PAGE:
A trio of exceptional artists on the roster at St. Paul’s Red House Records decided to get together, call themselves Red Horse, and record an album by the same name—and it’s something quite a few lovers of acoustic music are going to find highly listenable. Red Horse is a solid outing by Eliza Gilkyson, John Gorka, and Lucy Kaplansky, the kind of disc you can slap on the stereo, press the repeat button, and just hang out around the house, enjoying the thing over and over again.
There’ve been some pretty good covers of Neil Young, starting with his Buffalo Springfield bandmate Richie Furay and going on to the likes of, say, Nicolette Larson, Buddy Miles, and a whole lot more. Eliza Gilkyson’s rendition of “I Am a Child” is as distinct as any of them, giving the song sweet gravity with a wry delivery that holds to melody and, the point of a cover, strikingly enhances it. “Don’t Mind Me” is in the same beautiful vein that Gene Clark tapped singing and writing with the Byrds. It’s soft, laid-back country rock at its most exquisite and a fine introduction for folk (like me) who haven’t listened to John Gorka before. Lucy Kaplansky sings and writes in about the sultriest groove since Joni Mitchell’s Court and Spark. Here, she wields her accustomed hand, mesmerizing with, for instance, “Scorpion,” a sensual, flowing gem.
For a bit of background, Grammy-nominated Eliza Gilkyson, a politically minded poet, has appeared on NPR, Austin City Limits, Air America Radio, and toured with the likes of Richard Thompson, Patty Griffin, and Mary Chapin Carpenter. A member of the Austin Music Hall of Fame, in 2006 she won three Austin Music Awards and four Folk Alliance Music Awards, including Song of the Year for her tune “Man of God.” Her most recent Red House release Beautiful World had critics at the All Music Guide and the Utne Reader giving love-letter reviews. John Gorka, award-winning and world-renowned, has seen his material covered by, among others, Mary Chapin Carpenter, Nanci Griffith, and Mary Black. John has recorded eleven solo albums, six on Red House Records. His latest album, So Dark You See, featured the song “Ignorance & Privilege,” which was highlighted as one of the top folk songs of 2009 by NPR Music. Lucy Kaplansky, with 7 Red House releases under her belt, has been called “a truly gifted performer with a bag full of enchanting songs” by the New Yorker, appeared on the CBS Morning Show, NPR’s Weekend and Morning Editions, and West Coast Live. Kaplansky’s newest album, Over the Hills, had critics falling all over themselves to lavish praise on her work.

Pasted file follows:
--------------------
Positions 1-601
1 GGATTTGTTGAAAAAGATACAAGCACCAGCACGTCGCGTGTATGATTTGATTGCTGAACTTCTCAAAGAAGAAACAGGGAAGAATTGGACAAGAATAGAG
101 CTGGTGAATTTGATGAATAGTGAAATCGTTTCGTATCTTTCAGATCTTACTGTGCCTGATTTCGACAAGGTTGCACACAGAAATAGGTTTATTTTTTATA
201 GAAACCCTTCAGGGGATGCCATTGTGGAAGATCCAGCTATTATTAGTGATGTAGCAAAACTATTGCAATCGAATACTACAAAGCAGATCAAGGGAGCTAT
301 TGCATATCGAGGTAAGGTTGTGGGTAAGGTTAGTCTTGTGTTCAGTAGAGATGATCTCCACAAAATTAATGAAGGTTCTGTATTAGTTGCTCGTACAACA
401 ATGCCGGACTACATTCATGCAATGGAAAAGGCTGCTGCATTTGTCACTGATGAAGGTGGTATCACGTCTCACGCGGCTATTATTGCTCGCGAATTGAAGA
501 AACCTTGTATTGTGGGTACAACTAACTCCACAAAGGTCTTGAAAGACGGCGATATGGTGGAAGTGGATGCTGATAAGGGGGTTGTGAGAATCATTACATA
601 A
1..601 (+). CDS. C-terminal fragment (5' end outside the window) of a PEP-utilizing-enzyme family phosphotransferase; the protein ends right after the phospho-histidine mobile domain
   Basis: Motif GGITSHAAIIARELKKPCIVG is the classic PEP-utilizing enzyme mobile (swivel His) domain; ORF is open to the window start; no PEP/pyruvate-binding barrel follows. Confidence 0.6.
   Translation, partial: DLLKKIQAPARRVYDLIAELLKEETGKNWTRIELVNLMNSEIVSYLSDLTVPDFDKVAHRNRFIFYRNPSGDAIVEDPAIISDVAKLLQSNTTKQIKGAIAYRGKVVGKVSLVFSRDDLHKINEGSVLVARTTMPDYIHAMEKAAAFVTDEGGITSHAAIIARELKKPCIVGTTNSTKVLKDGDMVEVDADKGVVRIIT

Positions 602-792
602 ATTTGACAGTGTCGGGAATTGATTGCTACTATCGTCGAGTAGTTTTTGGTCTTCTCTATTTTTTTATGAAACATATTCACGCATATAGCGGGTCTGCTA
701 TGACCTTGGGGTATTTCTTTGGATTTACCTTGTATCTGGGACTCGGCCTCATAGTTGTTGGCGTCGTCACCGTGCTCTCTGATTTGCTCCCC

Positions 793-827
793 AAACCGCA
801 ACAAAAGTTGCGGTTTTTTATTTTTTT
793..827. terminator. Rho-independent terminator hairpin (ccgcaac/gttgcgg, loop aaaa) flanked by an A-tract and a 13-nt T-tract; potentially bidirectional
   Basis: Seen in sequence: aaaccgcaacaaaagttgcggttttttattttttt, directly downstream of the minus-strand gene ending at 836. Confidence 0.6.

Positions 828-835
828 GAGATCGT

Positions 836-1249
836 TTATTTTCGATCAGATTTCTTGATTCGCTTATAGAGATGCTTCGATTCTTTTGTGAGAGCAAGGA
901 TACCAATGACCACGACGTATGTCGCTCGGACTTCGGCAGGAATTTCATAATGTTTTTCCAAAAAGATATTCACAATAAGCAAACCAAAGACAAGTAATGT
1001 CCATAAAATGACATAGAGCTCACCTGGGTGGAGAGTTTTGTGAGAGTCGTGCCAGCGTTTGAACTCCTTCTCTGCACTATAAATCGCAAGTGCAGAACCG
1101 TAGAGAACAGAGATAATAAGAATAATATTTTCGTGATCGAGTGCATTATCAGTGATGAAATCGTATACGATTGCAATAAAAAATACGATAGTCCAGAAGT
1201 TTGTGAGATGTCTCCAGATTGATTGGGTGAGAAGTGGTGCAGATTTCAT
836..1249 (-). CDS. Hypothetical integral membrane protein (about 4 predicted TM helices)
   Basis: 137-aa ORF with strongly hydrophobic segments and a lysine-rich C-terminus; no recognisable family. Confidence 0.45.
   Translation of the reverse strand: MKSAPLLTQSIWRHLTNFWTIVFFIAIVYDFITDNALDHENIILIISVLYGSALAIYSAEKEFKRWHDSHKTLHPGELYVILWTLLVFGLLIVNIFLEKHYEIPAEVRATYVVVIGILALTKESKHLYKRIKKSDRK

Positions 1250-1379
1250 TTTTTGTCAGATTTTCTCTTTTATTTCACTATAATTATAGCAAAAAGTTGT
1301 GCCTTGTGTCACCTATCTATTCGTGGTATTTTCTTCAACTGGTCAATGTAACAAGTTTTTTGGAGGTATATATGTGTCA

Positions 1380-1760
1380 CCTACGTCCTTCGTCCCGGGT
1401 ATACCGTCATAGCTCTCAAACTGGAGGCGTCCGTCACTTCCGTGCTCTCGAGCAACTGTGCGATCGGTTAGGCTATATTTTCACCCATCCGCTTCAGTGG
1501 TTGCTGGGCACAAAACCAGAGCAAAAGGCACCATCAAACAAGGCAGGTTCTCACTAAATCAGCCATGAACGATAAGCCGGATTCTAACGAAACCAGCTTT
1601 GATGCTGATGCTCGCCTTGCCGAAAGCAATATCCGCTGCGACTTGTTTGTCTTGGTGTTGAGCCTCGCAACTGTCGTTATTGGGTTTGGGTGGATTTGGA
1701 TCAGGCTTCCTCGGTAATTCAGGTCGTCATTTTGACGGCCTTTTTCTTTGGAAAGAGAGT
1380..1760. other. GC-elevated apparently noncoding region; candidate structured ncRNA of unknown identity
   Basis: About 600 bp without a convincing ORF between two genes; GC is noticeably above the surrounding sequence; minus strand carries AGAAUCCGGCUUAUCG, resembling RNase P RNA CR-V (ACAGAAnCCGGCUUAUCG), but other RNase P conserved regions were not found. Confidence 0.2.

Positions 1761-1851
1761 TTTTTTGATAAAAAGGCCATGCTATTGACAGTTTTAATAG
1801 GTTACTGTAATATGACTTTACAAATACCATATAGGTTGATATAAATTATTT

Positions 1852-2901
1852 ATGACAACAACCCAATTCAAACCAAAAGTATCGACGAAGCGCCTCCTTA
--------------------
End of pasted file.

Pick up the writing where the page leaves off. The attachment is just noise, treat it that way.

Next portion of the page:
Red House artists generally spend a lot of time on the road, so there’s a chance of Red Horse swinging through the Twin Cities sometime on tour. Be on the lookout and cross your fingers, because that likely will be one show you’ll end up talking about for quite awhile. Meanwhile, don’t pass on this album.